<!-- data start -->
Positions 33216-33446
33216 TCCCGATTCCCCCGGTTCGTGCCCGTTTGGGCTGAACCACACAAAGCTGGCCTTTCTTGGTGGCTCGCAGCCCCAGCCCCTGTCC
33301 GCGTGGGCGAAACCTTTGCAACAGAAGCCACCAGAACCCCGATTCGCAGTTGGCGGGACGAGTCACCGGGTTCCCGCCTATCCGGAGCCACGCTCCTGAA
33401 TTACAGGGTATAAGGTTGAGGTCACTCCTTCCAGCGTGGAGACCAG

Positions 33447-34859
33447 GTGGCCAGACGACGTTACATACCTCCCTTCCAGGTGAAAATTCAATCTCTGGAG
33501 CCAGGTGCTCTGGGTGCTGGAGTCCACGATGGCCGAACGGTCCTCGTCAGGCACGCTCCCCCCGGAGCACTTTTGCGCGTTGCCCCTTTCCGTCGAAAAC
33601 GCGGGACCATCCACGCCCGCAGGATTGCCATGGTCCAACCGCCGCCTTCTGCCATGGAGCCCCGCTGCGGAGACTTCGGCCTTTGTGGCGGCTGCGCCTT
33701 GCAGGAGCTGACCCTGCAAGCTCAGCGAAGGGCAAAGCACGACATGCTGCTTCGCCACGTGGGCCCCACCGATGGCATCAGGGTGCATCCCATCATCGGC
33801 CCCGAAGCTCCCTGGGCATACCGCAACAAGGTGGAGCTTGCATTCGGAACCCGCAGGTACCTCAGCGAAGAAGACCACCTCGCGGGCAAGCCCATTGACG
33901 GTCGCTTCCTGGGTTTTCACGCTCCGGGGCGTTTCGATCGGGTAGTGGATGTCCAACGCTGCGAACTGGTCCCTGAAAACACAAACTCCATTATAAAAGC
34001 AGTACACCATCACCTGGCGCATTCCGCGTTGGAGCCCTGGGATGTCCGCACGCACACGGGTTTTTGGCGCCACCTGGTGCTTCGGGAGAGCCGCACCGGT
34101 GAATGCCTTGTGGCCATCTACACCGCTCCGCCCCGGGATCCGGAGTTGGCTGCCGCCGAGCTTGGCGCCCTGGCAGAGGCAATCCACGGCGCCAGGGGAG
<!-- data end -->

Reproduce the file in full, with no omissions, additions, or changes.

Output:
Positions 33216-33446
33216 TCCCGATTCCCCCGGTTCGTGCCCGTTTGGGCTGAACCACACAAAGCTGGCCTTTCTTGGTGGCTCGCAGCCCCAGCCCCTGTCC
33301 GCGTGGGCGAAACCTTTGCAACAGAAGCCACCAGAACCCCGATTCGCAGTTGGCGGGACGAGTCACCGGGTTCCCGCCTATCCGGAGCCACGCTCCTGAA
33401 TTACAGGGTATAAGGTTGAGGTCACTCCTTCCAGCGTGGAGACCAG

Positions 33447-34859
33447 GTGGCCAGACGACGTTACATACCTCCCTTCCAGGTGAAAATTCAATCTCTGGAG
33501 CCAGGTGCTCTGGGTGCTGGAGTCCACGATGGCCGAACGGTCCTCGTCAGGCACGCTCCCCCCGGAGCACTTTTGCGCGTTGCCCCTTTCCGTCGAAAAC
33601 GCGGGACCATCCACGCCCGCAGGATTGCCATGGTCCAACCGCCGCCTTCTGCCATGGAGCCCCGCTGCGGAGACTTCGGCCTTTGTGGCGGCTGCGCCTT
33701 GCAGGAGCTGACCCTGCAAGCTCAGCGAAGGGCAAAGCACGACATGCTGCTTCGCCACGTGGGCCCCACCGATGGCATCAGGGTGCATCCCATCATCGGC
33801 CCCGAAGCTCCCTGGGCATACCGCAACAAGGTGGAGCTTGCATTCGGAACCCGCAGGTACCTCAGCGAAGAAGACCACCTCGCGGGCAAGCCCATTGACG
33901 GTCGCTTCCTGGGTTTTCACGCTCCGGGGCGTTTCGATCGGGTAGTGGATGTCCAACGCTGCGAACTGGTCCCTGAAAACACAAACTCCATTATAAAAGC
34001 AGTACACCATCACCTGGCGCATTCCGCGTTGGAGCCCTGGGATGTCCGCACGCACACGGGTTTTTGGCGCCACCTGGTGCTTCGGGAGAGCCGCACCGGT
34101 GAATGCCTTGTGGCCATCTACACCGCTCCGCCCCGGGATCCGGAGTTGGCTGCCGCCGAGCTTGGCGCCCTGGCAGAGGCAATCCACGGCGCCAGGGGAG